Friends, favorite movies, music or part-time job, many things have influenced you to be yourself. Human beings are all inputting something. Artists are the people who create an output with it. What and how you catch the inner side of yourself is important. It is often said but, for example, Takashi Murakami adviced the artist, Mr. to pull out his inner otaku element into his work. I do not advice to my artists like that but there are some artists who can do it by themselves.
But knowing what is inside of yourself is not enough. Techniques are also required. Even if you have a great idea, there is no meaning if you couldn’t put it on a canvas.
-What do you care when you show a young artist?
If the artist do the first exhibition at the age of 24, his/her works were brought from the 24 years of his/her history. As we plan to hold a show for every 2-3 years, the next exhibition will be a big pressure for the artist since 3 years compared to 24 years is a huge gap. There are some artists who can develop their expression in that 3 years when others can’t. I consider to hold the first show after the age of 27 since they get matured.
It is not an end by showing the artist just once. We hold exhibitions every 2-3 years to show the change of the artist. Watching how the artist has developed is also the interesting part of art. We want to tell that point through our gallery.
What I often see is the artist whose ideas go forehead too much or just following the authority. That is not good. This may be a weird example but, there are some people who say that war is not good. It is not good to kill people, obviously. That is easy to say. But if you are forced to be at that situation, I doubt that whether the one can say the same thing. It is important to put your foot in their shoes. Good and bad, both are included in our lives. I don’t like the work which is just suggesting the “right” thing to others. That is lacking a sense of ownership.
We need to evaluate Japanese art by our selves.
- How do you see the last ten years in Japan?
Information of art is flooding. Many magazines from culture to hobby are writing about art. It is not seen in New York where art is only written on a magazine specialized in art. There are many spaces to see contemporary art in Japan including a department store, just like our new gallery space opened in Hikarie (a new department store including clothing shops, theater and restaurants, opened right next to the Shibuya station in 2012). Although when it comes to collecting art, there are still obstacles.
Before the WWII, there were active private collectors whose collections can be seen at Nezu museum, Matsukata museum and Ohara Museum.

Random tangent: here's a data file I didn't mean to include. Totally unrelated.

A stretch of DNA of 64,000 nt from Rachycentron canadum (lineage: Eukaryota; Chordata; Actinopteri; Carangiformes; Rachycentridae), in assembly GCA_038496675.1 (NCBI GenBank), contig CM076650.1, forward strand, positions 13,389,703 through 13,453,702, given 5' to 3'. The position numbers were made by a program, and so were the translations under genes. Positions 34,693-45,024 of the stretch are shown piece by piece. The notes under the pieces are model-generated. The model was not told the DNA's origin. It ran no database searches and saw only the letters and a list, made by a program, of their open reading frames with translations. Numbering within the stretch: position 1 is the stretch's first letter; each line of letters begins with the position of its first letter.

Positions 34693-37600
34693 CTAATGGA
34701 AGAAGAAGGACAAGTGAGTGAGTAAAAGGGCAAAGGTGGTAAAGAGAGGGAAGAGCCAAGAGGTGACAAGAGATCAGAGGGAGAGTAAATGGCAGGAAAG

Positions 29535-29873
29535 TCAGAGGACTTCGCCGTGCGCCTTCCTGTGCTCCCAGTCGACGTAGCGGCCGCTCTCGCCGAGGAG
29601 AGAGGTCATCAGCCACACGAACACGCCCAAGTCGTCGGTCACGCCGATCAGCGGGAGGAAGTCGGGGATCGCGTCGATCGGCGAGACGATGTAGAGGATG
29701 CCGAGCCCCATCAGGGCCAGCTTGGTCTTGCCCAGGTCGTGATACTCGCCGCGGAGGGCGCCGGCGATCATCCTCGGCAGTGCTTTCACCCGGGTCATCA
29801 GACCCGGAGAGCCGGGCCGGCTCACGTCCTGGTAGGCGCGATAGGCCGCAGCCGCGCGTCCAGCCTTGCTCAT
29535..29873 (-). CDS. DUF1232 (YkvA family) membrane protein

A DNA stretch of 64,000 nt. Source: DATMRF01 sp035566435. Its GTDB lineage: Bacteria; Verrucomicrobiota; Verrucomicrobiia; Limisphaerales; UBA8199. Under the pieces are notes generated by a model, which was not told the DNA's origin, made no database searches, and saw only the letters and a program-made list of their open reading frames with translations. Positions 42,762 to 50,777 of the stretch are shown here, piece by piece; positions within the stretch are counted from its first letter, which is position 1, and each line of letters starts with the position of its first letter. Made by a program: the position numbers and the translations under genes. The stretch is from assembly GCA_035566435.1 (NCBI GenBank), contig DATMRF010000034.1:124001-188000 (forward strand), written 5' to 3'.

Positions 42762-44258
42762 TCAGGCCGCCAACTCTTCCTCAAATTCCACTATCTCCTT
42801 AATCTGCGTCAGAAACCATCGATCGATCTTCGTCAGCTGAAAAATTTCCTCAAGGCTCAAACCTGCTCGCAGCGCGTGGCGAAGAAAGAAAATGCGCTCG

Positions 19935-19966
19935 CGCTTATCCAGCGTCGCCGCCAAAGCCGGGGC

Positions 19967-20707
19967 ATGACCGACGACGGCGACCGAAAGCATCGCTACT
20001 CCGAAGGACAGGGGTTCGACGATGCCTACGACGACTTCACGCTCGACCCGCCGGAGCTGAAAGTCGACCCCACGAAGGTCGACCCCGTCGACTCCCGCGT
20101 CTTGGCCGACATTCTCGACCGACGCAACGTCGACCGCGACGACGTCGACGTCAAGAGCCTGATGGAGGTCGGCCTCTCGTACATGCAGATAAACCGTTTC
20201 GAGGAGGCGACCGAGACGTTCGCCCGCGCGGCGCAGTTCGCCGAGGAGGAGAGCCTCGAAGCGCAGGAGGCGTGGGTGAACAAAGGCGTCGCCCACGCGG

Public museums were active after the WWII (in 1945) until the economic bubble burst (in 1991-93). Public museums were playing a large roll in the art market. They were collecting art works including the Western paintings, instead of private collectors except the ones who bought art as an asset. Public collection may be the one of the reasons of why Japanese people inclined not to buy art privately.
-What is needed to bring people back to buy art?
Art fair is a place to see what is happening in the art world now. Auction is a place to see how the works are priced. We also need a critical part in the market. There is no educational part in art fairs or auction houses.
For example, German museums show young artists and American curators buy young artists’s work or ask a collector to donate young artist’s work to their museums. They try to build up young artists value by themselves. When it comes to Japan, what I often hear is that it is difficult for a museum to buy a work whose value is not stable yet. One artist was asked to hold an exhibition abroad to be acquired. Japanese must have our own system to evaluate our art. Things are getting better these days, though.
-Buying art and seeing art are unrelated action in Japan.
There are some magazines which suggests the reader to choose an artwork within 100,000yen (=$1100). I don’t like that approach. I don’t want people to buy art with a budget. It is better that when you visit an exhibition, you can know the price and the place to buy.
Not only selling printed editions, but there should be an information of its original painting’s price or who are collecting the artist’s works.
-Why did you decide to open new brunches in Hikarie (Shibuya) and Singapore?
There must be a Japanese way of selling art. Gallery space should be accessible. We should show the prices explicitly and provide a chance to meet the artist. We got new collectors by holding exhibitions of Damien Hirst or David Lynch here (Hikarie).
Regarding to Singapore, we also need to reach Asian market. I want to sell young Japanese artists at that space. There will be a museum opening in the near future right next to our space. There are galleries from Korea, Filliping and also Singapore. Filipino travelers go to Filipino gallery and they also come to our place as well. Many business managers come to buy art. These are interesting parts of the Singapore brunch.
-Sounds like a exciting future is waiting. Thank you for your time.
Interviewed on Jan 29, 2013. Text by Rasa Tsuda